Health benefits of coffee and a proposed warning label

Coffee cup and beans on wooden table. Top view.
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Faculty Editor, Harvard Health Publishing

Coffee is among the most popular beverages ever, enjoyed by millions of people worldwide each day. Estimates suggest that Americans consumed 3.4 billion pounds of coffee last year. When it comes to its health effects, coffee is also among the best studied beverages. How much is too much? Does coffee cause cancer? What is behind the proposed new warning label for coffee?

Fortunately, the news on coffee is mostly good. This includes a recent study that found coffee drinkers live longer, a conclusion that held up even for heavy coffee consumption (eight or more cups of coffee each day), and regardless of whether the coffee was caffeinated or not. And longevity was linked to coffee consumption regardless of what type of caffeine metabolism genes you carry. The authors concluded that the health benefits of coffee go beyond caffeine.

Prop 65 warning label

Perhaps you saw articles like this one describing an effort in California to require a notification to coffee consumers of a possible link to cancer. Here’s the reason: in 1986 California passed Proposition 65, which requires businesses to provide a warning label when exposing any consumer to any item on a long list of potentially harmful chemicals. Acrylamide is on that list, and coffee contains acrylamide, a chemical produced during the roasting process.

How worried should we be about acrylamide in coffee?

Nothing has changed in our understanding regarding the potential side effects of coffee, or its benefits. No study has convincingly linked acrylamide in coffee (or coffee in general) to one’s risk of cancer, and there is plenty of research. Many studies have explored whether there is a potential link between drinking coffee and cancer. Perhaps the most damning are ones (such as this one) suggesting hot beverages and foods may increase the risk of esophageal cancer. But that concern isn’t particular to coffee, and the specific temperature at which this risk appears has not been well defined.

The amount of acrylamide in coffee varies, and is quite small compared to amounts found to cause cancer in animals. In addition, there are other sources of acrylamide exposure no one is making a fuss over, including bread, potato chips, and breakfast cereals. It’s also found in cigarettes.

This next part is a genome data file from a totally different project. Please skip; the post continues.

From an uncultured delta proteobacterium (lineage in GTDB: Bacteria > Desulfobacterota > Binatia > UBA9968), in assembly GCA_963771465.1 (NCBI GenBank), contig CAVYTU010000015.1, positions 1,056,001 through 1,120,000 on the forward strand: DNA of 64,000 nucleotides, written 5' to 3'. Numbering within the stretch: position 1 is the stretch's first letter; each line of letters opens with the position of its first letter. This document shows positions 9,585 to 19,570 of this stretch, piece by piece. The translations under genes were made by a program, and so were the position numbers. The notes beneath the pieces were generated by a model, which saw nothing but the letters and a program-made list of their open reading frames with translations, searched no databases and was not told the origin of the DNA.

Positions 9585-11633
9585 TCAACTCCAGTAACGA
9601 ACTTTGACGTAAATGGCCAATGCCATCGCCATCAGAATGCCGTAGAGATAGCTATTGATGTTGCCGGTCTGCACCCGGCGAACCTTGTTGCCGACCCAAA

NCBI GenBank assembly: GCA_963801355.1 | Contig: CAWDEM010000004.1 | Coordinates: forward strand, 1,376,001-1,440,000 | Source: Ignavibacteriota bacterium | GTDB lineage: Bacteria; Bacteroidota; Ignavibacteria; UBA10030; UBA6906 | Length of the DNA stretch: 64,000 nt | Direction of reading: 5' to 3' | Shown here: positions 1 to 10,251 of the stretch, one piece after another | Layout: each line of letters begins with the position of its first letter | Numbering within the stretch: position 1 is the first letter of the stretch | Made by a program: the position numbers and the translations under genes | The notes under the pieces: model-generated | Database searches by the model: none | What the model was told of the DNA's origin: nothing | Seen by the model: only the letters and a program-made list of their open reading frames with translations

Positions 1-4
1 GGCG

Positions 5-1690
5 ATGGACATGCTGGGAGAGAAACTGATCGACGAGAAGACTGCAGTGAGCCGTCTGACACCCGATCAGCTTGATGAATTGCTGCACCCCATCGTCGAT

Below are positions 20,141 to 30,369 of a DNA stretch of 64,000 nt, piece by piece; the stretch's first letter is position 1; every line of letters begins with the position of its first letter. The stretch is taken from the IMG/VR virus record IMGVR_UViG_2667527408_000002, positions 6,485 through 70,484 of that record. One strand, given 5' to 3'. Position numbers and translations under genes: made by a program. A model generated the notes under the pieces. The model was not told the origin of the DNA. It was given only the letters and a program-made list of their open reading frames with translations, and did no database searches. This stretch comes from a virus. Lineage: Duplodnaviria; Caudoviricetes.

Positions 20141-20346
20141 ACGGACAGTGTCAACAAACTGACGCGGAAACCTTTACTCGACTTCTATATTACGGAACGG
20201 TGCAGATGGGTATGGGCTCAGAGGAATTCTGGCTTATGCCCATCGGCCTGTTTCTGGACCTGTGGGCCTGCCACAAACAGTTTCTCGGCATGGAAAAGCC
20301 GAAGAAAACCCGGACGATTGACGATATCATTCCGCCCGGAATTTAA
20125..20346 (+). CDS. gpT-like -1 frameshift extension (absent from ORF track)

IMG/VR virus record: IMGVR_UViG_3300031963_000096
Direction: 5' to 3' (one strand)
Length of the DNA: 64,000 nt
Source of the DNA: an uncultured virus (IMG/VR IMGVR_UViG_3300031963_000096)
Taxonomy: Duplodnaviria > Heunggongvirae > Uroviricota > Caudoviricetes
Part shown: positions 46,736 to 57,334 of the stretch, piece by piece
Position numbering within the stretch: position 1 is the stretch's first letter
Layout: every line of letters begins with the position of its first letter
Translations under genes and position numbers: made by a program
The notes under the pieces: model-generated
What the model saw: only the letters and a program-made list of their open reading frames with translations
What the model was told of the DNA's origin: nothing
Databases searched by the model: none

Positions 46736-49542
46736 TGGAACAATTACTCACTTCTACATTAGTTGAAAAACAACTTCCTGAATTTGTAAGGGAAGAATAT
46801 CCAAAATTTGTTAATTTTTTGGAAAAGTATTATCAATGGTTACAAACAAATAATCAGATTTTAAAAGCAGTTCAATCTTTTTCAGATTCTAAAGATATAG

The challenge of proving a negative

The Los Angeles judge ruling on the new labeling requirement for coffee wrote that the coffee companies did not prove that acrylamide was safe. In essence, the judge was asking that the coffee makers prove a negative (the absence of risk), and that’s hard to do!

For example, if a particular food (or other exposure) is safe, studies finding no connection to harm can always be criticized — a different analysis, more time, or more study subjects could have led to different findings. Or, it might take a long and expensive study that hasn’t happened yet. For a particularly dangerous exposure (such as cigarette smoking), establishing a link is much easier. (As an aside: the difficulty proving a negative is a major reason that unfounded conspiracy theories persist.) The judge also discounted the extensive research linking coffee consumption to health benefits; exactly why he did is unclear.

While future research could find a link between coffee and cancer, there’s no particular reason to expect that to happen.

Health benefits of coffee

A partial list of potential coffee health benefits includes a lower risk of:

  • liver cancer (and perhaps colon cancer as well)
  • liver failure due to cirrhosis
  • dementia
  • type 2 diabetes (which accounts for more than 90% of all diabetes)
  • gout
  • death (as noted above, a number of studies have linked coffee consumption with living longer).

So, even if the trace amounts of acrylamide in coffee were found to increase cancer risk or cause other harms, these risks might be outweighed by the benefits of drinking coffee.

What’s next for coffee lovers?

Additional legal wrangling is expected, so it may be a while before California’s plans regarding warning labels for coffee are settled. In the meantime, you can take steps to limit your exposure to acrylamide by not smoking, eating less fried, burnt, or charred foods, and avoiding instant coffee. And perhaps we will discover ways of reducing or even eliminating acrylamide in the coffee roasting process. But it’s not clear that changing how coffee is roasted will actually improve your health. As is so often the case with potentially carcinogenic toxins, we’ll need additional research to determine whether the amount of acrylamide in coffee and other foods and drinks matters a little, a lot, or not at all.

(Reprinted with permission from Harvard Gazette.)


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